Medicaid expansion could face familiar challenges in a divided NC House and Senate

Medicaid expansion could face familiar challenges in a divided NC House and Senate

Medicaid expansion in North Carolina is still in a bind this term, with a sticking point between the House and Senate likely to return.

Legislators in the state Senate on Tuesday filed a bill that would repeal North Carolina’s Requirement Certificate Ordinance, a law that requires healthcare providers to obtain state approval for new healthcare facilities, the purchase of medical equipment and more.

During the last legislature, Medicaid expansion seemed on the verge of a breakthrough, but disagreements between the House and Senate over what the law should look like stalled negotiations.

In June, the Senate passed, by a near unanimous vote, a bill expanding Medicaid with changes to the CON regulation. The House of Representatives passed a separate bill authorizing a study that would require a second vote to authorize the expansion, previously reported by The News & Observer.

In March, the House and Senate both filed CON repeal bills that appeared to be identical. None passed.

“We’re willing to look at CON reform,” House Speaker Tim Moore, a Cleveland County Republican, said Wednesday, “not CON repeal … I don’t expect we’ll take up their standalone bill.” will.”

Moore said talks about CON would likely be part of a much larger conversation when lawmakers put together the next state budget. When asked if CON would be associated with the Medicaid expansion debate this year, Moore said he doesn’t know “whether those talks will happen at the same time or not,” and that the last session of the House of Representatives took the position that introducing cost controls was a good problem to deal with on your own.

“But historically, you tend to lump these kinds of problems together,” Moore said. “So we’ll see… There was no preliminary decision.”

Senate Chairman Phil Berger, a Rockingham County Republican, could not be reached for comment, nor could most of the bill’s supporters. Jim Burgin, a Harnett County Republican and another supporter of the bill, was unable to speak Wednesday, according to a spokesman.

External resistance to the repeal of the CON

One of the strongest opponents of CON repeal in the 2021-22 legislative session was the North Carolina Healthcare Association, an advocacy group representing hospitals.

Asked Wednesday about the group’s position on the Senate’s new CON bill and its position on the Medicaid expansion, Cynthia Charles, spokeswoman for the Healthcare Association, said in a statement that the organization made a proposal in its most recent meeting in response to Medicaid -Expansion bill passed the Senate.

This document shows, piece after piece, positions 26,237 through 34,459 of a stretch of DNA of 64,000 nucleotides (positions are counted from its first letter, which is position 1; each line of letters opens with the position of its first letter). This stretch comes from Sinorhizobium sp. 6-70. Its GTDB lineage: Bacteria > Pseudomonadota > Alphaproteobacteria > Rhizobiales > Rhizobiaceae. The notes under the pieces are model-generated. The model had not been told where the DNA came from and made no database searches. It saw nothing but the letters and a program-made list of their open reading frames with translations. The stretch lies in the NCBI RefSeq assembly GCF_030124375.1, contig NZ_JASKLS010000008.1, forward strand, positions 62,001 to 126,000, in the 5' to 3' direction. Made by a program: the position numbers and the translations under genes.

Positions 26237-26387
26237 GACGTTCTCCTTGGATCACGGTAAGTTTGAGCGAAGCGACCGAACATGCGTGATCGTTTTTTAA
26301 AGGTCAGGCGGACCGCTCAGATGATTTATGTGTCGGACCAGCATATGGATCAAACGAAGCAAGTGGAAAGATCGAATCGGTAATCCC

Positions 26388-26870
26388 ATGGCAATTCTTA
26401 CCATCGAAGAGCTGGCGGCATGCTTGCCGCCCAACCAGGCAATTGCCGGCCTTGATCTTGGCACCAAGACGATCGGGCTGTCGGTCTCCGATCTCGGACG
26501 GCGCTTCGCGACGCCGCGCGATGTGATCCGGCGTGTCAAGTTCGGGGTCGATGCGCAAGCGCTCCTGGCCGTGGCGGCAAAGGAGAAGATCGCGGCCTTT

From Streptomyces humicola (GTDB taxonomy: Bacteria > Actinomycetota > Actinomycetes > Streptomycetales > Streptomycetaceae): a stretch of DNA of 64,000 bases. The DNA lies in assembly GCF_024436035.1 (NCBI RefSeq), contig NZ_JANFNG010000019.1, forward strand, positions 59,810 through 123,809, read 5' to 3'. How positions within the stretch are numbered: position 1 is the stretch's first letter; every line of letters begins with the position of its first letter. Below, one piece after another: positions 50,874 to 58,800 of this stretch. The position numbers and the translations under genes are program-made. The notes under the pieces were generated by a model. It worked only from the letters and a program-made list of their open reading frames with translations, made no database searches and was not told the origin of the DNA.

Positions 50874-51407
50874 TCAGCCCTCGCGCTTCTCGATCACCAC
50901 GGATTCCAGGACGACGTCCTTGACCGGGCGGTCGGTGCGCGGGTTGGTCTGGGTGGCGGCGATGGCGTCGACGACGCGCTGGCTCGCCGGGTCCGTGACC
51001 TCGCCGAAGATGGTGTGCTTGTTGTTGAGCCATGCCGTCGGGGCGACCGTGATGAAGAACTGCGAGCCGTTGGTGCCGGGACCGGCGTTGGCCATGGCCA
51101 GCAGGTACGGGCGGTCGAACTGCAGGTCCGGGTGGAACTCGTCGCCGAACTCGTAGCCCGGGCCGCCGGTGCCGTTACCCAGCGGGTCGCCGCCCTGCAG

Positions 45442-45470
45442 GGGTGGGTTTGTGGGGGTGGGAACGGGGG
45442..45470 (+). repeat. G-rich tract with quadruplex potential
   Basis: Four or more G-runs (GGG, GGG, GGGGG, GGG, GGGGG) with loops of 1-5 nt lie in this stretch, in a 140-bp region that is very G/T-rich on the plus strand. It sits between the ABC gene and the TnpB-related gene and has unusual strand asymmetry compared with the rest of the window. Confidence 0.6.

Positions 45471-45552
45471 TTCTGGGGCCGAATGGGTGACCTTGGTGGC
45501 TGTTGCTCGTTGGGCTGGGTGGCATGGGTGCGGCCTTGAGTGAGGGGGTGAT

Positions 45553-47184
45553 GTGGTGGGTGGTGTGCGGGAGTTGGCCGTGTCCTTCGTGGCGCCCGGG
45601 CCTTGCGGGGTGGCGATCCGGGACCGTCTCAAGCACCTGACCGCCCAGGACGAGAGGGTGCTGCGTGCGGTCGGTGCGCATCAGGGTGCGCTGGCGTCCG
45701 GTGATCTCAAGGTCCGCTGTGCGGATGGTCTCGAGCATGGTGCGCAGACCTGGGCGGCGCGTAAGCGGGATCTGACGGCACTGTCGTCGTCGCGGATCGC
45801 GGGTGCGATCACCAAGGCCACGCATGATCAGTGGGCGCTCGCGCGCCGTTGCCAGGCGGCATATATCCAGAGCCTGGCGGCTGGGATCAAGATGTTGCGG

The letter was sent to Democratic Gov. Gov.’s Roy Cooper, Berger and Moore in September and proposed concessions for Certificates of Need for outpatient surgical centers and inpatient beds for patients with psychiatric problems and chemical addiction, as previously reported by The N&O.

In the letter, NC Healthcare Association executive chair Roxie Wells said that “NCHA and our members have urged elected leaders to expand Medicaid to improve the health of our neighbors and communities for over a decade.”

“In an effort to move stalled negotiations, and in response to Senator Berger and Gov. Cooper’s call for Medicaid expansion to be coupled with requirement certificate reform, our board of trustees made the difficult decision to approve reforms to the requirement certificate law propose,” Wells said. “Changes to the CON Act could threaten the survival of community hospitals if not carefully implemented.”

Charles said the association was still analyzing the latest CON bill and hadn’t had a chance to discuss it with members or the bill’s sponsors.

“In general, we believe that any changes to the Attestation of Requirements Act should take into account the current and near future operating environment for hospitals and healthcare systems,” she wrote to The N&O.

Throughout 2022, hospitals “faced significant inflationary pressures and skyrocketing labor costs,” Charles said, and many continue to report negative financial operating margins.

“North Carolina has serious issues that we are trying to solve to ensure the people of our state have equal access to quality health care and are as healthy and productive as possible,” she added. “Leaders in the Legislature should be careful not to implement policies that could unintentionally impair access to health services in local communities, particularly safety-net services that North Carolina residents rely on. We look forward to continuing the dialogue with them on these issues.”

North Carolina would be one of the last states to introduce the Medicaid expansion under the Affordable Care Act. Medicaid provides health coverage through state and federal funds to certain low-income and needy individuals.

In North Carolina, childless adults are not eligible for Medicaid, while the current income limit for a parent or guardian is 41% of the federal poverty line. With the expansion, the eligibility would increase all adults with incomes up to 138% of the federal poverty line.

According to an estimate by the State Department of Health and Human Services, this would mean an expansion Target 600,000 low-income North Carolinians for the program and increase access to health care statewide, especially in rural communities.

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